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Articles in regional publications that pertain to a wide range of North Carolina-related topics.

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15 results for Turkey hunting
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Record #:
14151
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Abstract:
The modern version of a turkey shoot sporting event is greatly different form than it was in the early days.
Source:
The State (NoCar F 251 S77), Vol. 17 Issue 26, Nov 1949, p3, f
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Record #:
26420
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North Carolina’s turkey harvest hit an all-time high in 1979, the largest taking of the bird since the turkey season was initiated.
Source:
Friend O’ Wildlife (NoCar Oversize SK 431 F74x), Vol. 24 Issue (27) 1, Jan 1980, p5
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Record #:
4577
Abstract:
Hunters who have stalked bear, boars and deer feel that hunting a wild turkey with a bow is one of the most challenging hunts. Gaddis discusses what a hunter must consider to have a successful turkey hunt: preparation, set-up, shooting strategy, the shot, and the right gear, including bows, decoys, camouflage, seats and calls.
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Record #:
4572
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North Carolina's wild turkey population has come-back from 2,000 in 1970 to 100,000 in the year 2000. In 1999, 5,340 gobblers were taken during the hunting season. In 13 counties, 28 newly restored turkey areas will open, and wildlife biologists predict another record harvest.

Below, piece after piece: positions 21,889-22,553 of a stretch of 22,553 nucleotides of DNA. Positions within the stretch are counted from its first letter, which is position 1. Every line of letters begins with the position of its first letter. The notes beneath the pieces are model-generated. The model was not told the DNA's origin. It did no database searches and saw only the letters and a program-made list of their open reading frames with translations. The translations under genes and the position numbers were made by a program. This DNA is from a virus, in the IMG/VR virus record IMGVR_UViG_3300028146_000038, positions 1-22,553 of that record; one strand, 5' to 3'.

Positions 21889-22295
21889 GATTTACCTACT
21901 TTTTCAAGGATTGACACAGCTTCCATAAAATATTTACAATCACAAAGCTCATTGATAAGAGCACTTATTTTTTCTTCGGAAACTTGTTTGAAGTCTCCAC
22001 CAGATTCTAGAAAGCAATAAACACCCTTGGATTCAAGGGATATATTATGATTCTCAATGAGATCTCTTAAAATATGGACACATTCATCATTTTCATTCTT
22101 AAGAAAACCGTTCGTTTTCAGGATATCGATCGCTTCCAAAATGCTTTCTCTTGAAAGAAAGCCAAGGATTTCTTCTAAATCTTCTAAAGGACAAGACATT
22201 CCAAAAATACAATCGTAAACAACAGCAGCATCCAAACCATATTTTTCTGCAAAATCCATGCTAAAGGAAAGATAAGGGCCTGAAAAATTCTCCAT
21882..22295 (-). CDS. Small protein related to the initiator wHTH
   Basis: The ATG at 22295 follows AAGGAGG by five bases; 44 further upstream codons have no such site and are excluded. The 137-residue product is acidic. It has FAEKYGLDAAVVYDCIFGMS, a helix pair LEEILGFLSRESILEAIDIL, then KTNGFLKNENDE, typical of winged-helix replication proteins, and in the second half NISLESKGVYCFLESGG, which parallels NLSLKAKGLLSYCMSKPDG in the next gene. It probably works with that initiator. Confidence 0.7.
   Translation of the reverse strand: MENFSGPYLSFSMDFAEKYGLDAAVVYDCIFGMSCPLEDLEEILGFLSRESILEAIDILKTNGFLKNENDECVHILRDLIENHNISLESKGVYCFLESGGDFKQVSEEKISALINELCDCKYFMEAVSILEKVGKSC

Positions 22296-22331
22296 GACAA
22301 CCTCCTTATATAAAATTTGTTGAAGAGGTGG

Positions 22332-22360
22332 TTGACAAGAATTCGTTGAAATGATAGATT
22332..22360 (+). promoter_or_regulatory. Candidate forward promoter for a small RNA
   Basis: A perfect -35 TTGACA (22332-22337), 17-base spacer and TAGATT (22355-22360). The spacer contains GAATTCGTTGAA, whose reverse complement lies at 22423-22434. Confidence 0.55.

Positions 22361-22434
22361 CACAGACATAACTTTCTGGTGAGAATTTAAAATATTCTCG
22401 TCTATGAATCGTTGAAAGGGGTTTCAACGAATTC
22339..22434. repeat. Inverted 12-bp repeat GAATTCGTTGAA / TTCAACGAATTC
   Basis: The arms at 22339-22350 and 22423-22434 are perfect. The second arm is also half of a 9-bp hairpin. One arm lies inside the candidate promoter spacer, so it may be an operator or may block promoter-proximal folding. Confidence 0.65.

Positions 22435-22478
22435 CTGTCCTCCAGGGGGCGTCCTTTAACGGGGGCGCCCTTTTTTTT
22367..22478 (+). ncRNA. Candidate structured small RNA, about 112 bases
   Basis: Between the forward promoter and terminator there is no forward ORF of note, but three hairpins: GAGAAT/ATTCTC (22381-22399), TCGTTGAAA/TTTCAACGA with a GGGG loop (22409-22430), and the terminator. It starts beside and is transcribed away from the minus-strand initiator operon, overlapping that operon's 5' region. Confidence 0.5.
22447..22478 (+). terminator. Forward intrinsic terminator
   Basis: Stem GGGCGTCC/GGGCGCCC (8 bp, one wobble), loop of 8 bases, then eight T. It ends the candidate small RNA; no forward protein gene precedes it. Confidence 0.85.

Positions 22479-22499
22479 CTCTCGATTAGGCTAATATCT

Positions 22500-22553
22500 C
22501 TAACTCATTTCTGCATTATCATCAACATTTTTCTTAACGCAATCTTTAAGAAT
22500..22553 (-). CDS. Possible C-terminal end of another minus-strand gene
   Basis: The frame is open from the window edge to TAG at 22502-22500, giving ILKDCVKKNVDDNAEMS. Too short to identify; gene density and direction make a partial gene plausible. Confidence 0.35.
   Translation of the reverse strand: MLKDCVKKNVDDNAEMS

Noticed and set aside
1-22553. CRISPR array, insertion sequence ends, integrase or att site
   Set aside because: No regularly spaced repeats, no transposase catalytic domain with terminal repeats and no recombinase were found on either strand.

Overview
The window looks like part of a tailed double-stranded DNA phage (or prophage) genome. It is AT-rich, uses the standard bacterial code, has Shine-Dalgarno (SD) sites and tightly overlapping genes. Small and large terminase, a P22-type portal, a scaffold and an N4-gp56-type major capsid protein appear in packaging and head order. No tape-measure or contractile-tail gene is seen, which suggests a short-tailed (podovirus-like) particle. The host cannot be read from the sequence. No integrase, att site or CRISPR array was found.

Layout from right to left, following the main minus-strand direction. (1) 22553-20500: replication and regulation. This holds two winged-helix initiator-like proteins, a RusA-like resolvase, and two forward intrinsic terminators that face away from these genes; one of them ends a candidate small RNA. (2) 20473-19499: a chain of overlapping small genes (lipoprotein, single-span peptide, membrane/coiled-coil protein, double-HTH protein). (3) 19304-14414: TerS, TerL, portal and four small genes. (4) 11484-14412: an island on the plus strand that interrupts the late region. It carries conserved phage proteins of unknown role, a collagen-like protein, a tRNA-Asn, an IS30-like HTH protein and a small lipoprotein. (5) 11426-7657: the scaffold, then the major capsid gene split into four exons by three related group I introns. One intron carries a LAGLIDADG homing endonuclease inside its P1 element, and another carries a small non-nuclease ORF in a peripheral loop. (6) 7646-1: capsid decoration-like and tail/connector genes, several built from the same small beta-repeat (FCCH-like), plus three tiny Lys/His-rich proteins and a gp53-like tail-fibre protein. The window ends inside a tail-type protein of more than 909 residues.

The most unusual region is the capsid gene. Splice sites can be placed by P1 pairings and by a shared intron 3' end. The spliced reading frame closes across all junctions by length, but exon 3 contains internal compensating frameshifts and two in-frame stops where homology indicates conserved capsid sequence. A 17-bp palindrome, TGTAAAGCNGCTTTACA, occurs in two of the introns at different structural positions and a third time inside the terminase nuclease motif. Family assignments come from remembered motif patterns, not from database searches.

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Record #:
4993
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Good nesting conditions over several years and the opening of five new hunting areas create the possibility for another record wild turkey harvest in 2001. In 2000, hunters killed 6,827 wild turkeys, which was a new North Carolina state record. So well has the turkey population increased that in fifteen of the last seventeen years, a state hunting record has been set.
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Record #:
4994
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Not every wild turkey hunt can be made under ideal conditions. Sometimes a hunter encounters rain, sleet, thunder and lightning, fog, wind, or bitter cold. Almy discusses tactics to help the hunter make the best of bad weather conditions.
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Record #:
5723
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The wild turkey has made a remarkable recovery in North Carolina. From a low of 2,000 in 1970, wild turkeys now number 130,000 and are found in all one hundred of the state's counties. To better manage restoration, the state dropped the fall hunting season in 1972, and instituted a spring one. Powell discusses the possible return of the fall season.